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recombination in coaxial molecular heterojunction supramolecular polymers.[19-21]

Consensus has been made that such intriguing optoelectronic features are not only the factor of molecular character itself but also their stacking nature; thus, desired properties of supramolecules shall be derived by molecular/supramolecular engineering considering both electronic and structure effects. In this regard, it is worth to emphasize that proper understanding of the structure-property correlation is the kernel of the subject: supramolecular optoelectronics. For this, it is essential to comprehend electronic and structural effect of substituents from the aspect of supramolecular chemistry; furthermore, it is required to understand relationship between molecular stacking mode and resulting electronic (or excitonic) interaction between adjacent molecules.

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Figure 1-1. Representative supramolecular synthons.[2]

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Figure 1-2. Representative π-conjugated materials.

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Figure 1-3. Molecular arrangements of (a) pentacene, (b) perfluoropentacene, (c) TIPS-pentacene, (d) C8-BTBT, and (e) Cl8-PTCDI. The crystallographic data are obtained from (a) CCDC 145333, (b) 234729, (c) 172476, (d) 679293, and (e) 738649, respectively.

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Figure 1-4. (a) Molecular structures of hosts/aldehydes of room temperature phosphorescent supramolecules. In solution, negligible intermolecular -O···Br- interaction results in fluorescence; however, intermolecular -O···Br-interaction in crystalline state induces phosphorescence by efficient spin-orbit coupling.[18] (b) Molecular structures of hexabenzocoronene – TNF based functional molecules and the schematic drawings depicting supramolecular assembly.[19]

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1.2. Charge-Transfer Complexes and Functional Supramolecules based on Charge-Transfer Interactions

The charge-transfer (CT) complexes and their highly conducting features based on electron donor (D) and acceptor (A) pair have been regarded as an important subject in chemistry and physics for several decades. As Mulliken et al. described in his earlier literature,[22] even though researchers had been aware of molecular complexes based on electron D-A pairs, much attention have been received after the discovery of newly generated CT absorption band in a solution of benzene and I2.[23,24] The metallic conductivity also found from pioneering molecular complexes based on aromatic electron donor materials with halogen anions, e.g., (perylene-bromine complex, electrical conductivity of ca. 1-10-3 ohm-1 cm-1),[25] which generated gradual increase of expectancy for developing pure organic metals. The first discovery of unprecedentedly high conductivity (in room-temperature ca. 500-1000 ohm-1 cm-1, in low K ca. 104 ohm-

1 cm-1) in tetrathiafulvalene (TTF) – tetracyanoquinodimethane (TCNQ);[26] the representative class of CT system, indeed have accelerate many physicists and chemists to develop and evaluate its analogous pairs, Figure 1-5a. In this revolutionary movement, remarkable metallic conducting, superconducting, ferroelectric, and ferromagnetic behaviors could be attained, and could successfully be elucidated by both theoretical and experimental efforts.[27-32]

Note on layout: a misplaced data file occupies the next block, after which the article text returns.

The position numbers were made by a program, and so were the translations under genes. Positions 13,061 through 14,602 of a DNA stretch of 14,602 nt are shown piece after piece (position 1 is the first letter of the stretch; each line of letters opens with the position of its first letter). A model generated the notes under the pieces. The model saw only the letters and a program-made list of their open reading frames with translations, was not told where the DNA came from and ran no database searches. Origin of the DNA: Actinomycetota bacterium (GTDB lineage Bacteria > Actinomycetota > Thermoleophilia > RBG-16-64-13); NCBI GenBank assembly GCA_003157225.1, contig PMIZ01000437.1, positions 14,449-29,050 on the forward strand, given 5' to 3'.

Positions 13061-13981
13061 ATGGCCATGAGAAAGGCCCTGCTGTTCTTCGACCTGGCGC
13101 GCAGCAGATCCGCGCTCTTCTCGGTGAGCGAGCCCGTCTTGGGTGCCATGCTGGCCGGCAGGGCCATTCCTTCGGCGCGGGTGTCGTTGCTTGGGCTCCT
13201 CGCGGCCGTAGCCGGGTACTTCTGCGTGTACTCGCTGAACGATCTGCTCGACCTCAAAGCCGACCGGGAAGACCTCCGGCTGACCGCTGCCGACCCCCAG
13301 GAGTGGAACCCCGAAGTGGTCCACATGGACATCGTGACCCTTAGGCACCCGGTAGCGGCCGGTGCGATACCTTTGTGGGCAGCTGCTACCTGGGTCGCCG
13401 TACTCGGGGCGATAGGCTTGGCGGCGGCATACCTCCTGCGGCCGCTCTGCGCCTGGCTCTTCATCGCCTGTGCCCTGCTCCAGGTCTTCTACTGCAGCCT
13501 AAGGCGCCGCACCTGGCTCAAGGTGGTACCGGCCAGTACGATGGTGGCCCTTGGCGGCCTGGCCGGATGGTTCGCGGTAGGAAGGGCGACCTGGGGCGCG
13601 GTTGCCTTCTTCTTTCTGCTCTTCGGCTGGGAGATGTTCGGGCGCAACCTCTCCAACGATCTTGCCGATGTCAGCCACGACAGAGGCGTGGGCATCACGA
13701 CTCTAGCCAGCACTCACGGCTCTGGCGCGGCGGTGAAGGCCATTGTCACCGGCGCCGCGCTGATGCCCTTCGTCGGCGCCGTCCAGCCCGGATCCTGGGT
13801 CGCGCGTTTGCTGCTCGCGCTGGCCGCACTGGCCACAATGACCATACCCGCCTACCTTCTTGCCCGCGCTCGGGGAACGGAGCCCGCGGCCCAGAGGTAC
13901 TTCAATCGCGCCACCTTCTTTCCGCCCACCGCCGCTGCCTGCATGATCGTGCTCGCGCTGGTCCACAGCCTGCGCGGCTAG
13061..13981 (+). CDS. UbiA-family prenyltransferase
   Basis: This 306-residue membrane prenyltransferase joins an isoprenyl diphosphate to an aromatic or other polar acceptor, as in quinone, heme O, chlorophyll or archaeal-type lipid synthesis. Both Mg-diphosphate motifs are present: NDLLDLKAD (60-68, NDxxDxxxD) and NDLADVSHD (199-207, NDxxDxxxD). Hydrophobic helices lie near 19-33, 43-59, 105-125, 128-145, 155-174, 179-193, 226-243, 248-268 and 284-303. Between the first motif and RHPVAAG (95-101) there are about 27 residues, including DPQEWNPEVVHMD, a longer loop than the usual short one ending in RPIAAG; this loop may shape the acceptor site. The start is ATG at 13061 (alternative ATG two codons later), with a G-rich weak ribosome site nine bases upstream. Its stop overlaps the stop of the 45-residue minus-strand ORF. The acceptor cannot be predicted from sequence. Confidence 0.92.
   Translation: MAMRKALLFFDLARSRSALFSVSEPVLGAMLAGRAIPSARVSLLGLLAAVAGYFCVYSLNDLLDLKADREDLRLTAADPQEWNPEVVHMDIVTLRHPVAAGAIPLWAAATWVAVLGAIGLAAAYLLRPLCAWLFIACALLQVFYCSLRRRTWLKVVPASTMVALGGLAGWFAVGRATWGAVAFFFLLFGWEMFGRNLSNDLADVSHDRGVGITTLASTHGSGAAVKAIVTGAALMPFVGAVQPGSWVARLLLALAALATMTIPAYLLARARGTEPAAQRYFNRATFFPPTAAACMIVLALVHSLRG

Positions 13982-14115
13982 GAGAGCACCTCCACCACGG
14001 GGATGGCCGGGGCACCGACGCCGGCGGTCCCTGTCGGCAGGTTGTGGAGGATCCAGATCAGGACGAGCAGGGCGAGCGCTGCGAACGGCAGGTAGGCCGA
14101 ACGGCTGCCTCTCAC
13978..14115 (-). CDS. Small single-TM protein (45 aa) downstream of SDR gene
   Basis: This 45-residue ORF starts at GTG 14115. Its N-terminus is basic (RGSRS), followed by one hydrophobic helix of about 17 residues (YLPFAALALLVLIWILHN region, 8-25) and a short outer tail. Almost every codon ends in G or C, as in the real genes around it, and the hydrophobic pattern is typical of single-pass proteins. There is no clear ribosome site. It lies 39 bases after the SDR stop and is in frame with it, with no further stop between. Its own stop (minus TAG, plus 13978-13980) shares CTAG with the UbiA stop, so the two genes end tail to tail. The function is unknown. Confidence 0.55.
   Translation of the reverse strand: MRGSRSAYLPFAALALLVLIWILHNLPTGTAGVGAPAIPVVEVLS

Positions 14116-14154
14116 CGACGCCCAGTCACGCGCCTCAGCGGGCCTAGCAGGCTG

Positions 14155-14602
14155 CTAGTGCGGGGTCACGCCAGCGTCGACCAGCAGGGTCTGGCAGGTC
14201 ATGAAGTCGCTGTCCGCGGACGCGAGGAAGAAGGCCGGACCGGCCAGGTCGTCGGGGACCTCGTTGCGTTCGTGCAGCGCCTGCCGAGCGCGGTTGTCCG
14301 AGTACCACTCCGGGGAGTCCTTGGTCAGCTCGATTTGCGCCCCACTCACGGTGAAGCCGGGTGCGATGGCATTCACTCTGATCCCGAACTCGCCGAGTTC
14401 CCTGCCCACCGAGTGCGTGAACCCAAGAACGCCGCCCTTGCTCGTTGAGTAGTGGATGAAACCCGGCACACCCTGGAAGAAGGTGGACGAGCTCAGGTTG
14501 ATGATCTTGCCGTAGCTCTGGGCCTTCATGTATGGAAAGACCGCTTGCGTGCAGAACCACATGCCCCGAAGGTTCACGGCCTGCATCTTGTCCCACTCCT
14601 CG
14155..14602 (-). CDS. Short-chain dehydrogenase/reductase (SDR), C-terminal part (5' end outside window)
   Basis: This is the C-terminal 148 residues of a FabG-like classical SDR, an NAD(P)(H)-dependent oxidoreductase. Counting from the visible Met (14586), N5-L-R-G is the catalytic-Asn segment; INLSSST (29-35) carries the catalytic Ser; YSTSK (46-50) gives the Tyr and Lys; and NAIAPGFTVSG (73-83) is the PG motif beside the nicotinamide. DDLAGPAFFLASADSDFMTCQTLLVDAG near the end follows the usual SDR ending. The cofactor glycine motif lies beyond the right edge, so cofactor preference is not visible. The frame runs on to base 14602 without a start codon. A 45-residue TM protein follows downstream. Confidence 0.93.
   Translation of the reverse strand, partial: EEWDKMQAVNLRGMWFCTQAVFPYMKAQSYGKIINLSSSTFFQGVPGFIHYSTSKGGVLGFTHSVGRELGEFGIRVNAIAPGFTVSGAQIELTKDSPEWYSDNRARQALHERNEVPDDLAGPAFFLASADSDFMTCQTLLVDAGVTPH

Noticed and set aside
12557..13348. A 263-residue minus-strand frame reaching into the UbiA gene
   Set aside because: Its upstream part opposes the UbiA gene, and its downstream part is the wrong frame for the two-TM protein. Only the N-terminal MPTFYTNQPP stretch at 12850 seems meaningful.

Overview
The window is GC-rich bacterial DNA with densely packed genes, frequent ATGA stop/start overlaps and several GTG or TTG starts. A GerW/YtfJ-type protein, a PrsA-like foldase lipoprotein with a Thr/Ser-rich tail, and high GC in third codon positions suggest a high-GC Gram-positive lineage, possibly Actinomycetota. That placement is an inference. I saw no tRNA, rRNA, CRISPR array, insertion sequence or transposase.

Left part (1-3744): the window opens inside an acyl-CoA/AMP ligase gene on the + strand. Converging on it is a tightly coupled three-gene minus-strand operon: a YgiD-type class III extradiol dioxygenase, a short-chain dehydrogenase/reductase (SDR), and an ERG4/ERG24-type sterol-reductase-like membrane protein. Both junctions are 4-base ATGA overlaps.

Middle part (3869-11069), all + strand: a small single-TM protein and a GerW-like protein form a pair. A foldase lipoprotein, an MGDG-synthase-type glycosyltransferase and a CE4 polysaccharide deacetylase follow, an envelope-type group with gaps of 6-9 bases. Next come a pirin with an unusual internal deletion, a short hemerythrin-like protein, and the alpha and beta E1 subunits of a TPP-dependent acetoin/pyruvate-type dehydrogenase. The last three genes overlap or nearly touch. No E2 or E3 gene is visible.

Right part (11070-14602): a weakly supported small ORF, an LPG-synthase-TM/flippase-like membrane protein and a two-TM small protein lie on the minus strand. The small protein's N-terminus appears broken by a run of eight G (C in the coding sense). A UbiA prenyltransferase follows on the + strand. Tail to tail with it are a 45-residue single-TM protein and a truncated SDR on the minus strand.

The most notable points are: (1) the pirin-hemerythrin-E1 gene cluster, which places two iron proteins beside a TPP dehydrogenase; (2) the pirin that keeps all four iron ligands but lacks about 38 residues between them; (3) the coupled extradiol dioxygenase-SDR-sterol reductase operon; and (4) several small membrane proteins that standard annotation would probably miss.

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It is well known that the physicochemical properties of CT complexes are greatly determined by the electronic properties of constituents, stoichiometry, and molecular arrangements, Figure 1-5.[33,34] Basically, the ionization potential of D and electron affinity of A determines ionicity of CT complex, i.e., δ in (Dδ+)m(Aδʹ-)n, the CT complex with ionic, mixed-valence, and neutral character can generally be classified by the range of δ (δ , δʹ= 1 for ionic, 1>δ, δʹ> δc for mixed valence, and δc> δ, δʹ≥0 for neutral case, δc corresponds to critical degree of CT).[34] In addition to the electronic features, the molecular stacking structures – i.e., the segregated stack vs. mixed stack, greatly determine the characteristics of CT complexes, see Figure 1-5b, c. It is well described that mixed valence character with segregated stack gives rise to highly conducting state of CT, due to the charge delocalization through one-dimensionally stacked D and A. This could be elucidated by band theory that partially filled band states of CT lead to metallic conduction. However, not all the complexes which exhibit partially filled band states are conductive; since charges occupied in frontier molecular orbitals and their periodicity can lead to such as on-site and off-site Coulombic repulsion, thus lead to insulator formation e.g., Mott, and charge-ordered insulators.[35]

Such insulators with mixed valance characters however exhibited field-effect transistor characteristics, memeristor property, actuation, antiferromagnet, and conductivity in certain circumstances, thus, theoretical and technological interest have also been paid on such peculiar system.[36-39] On the other hand, relatively little endeavor has been devoted to CT system with mixed stacked and neutral characters, particularly by

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insulating or semiconducting character with rather limited conductivity. Only recently, however, various types of such systems have been developed and utilized for active channel for field-effect transistors and luminescence systems; also rendering a great opportunity for next-generation optoelectronics applications.[40-42]